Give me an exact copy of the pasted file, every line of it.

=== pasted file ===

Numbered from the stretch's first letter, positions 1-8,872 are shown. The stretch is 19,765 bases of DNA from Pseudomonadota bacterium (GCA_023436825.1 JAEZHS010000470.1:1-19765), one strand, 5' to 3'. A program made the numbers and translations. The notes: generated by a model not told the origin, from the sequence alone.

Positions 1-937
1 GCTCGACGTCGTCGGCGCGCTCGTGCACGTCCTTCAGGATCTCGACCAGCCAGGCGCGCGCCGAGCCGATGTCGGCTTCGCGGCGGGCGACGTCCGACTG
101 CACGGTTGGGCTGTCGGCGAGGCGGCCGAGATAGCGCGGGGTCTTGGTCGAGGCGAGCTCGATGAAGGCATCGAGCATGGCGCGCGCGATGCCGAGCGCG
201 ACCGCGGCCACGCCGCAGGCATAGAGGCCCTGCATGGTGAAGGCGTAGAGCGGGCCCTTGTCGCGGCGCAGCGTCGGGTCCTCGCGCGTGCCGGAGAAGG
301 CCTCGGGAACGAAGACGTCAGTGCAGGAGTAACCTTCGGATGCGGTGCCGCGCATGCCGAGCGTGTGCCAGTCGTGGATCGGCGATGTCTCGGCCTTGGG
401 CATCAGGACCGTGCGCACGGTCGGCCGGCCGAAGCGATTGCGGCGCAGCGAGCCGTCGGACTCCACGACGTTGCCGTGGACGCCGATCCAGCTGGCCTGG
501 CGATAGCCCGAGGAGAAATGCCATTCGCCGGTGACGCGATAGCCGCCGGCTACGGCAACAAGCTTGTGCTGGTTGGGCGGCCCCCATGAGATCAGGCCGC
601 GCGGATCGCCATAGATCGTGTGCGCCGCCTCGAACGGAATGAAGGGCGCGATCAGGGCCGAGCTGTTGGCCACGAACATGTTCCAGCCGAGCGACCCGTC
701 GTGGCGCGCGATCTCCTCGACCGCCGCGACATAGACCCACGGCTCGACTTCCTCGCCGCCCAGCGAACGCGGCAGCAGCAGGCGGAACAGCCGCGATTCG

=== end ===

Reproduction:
Numbered from the stretch's first letter, positions 1-8,872 are shown. The stretch is 19,765 bases of DNA from Pseudomonadota bacterium (GCA_023436825.1 JAEZHS010000470.1:1-19765), one strand, 5' to 3'. A program made the numbers and translations. The notes: generated by a model not told the origin, from the sequence alone.

Positions 1-937
1 GCTCGACGTCGTCGGCGCGCTCGTGCACGTCCTTCAGGATCTCGACCAGCCAGGCGCGCGCCGAGCCGATGTCGGCTTCGCGGCGGGCGACGTCCGACTG
101 CACGGTTGGGCTGTCGGCGAGGCGGCCGAGATAGCGCGGGGTCTTGGTCGAGGCGAGCTCGATGAAGGCATCGAGCATGGCGCGCGCGATGCCGAGCGCG
201 ACCGCGGCCACGCCGCAGGCATAGAGGCCCTGCATGGTGAAGGCGTAGAGCGGGCCCTTGTCGCGGCGCAGCGTCGGGTCCTCGCGCGTGCCGGAGAAGG
301 CCTCGGGAACGAAGACGTCAGTGCAGGAGTAACCTTCGGATGCGGTGCCGCGCATGCCGAGCGTGTGCCAGTCGTGGATCGGCGATGTCTCGGCCTTGGG
401 CATCAGGACCGTGCGCACGGTCGGCCGGCCGAAGCGATTGCGGCGCAGCGAGCCGTCGGACTCCACGACGTTGCCGTGGACGCCGATCCAGCTGGCCTGG
501 CGATAGCCCGAGGAGAAATGCCATTCGCCGGTGACGCGATAGCCGCCGGCTACGGCAACAAGCTTGTGCTGGTTGGGCGGCCCCCATGAGATCAGGCCGC
601 GCGGATCGCCATAGATCGTGTGCGCCGCCTCGAACGGAATGAAGGGCGCGATCAGGGCCGAGCTGTTGGCCACGAACATGTTCCAGCCGAGCGACCCGTC
701 GTGGCGCGCGATCTCCTCGACCGCCGCGACATAGACCCACGGCTCGACTTCCTCGCCGCCCAGCGAACGCGGCAGCAGCAGGCGGAACAGCCGCGATTCG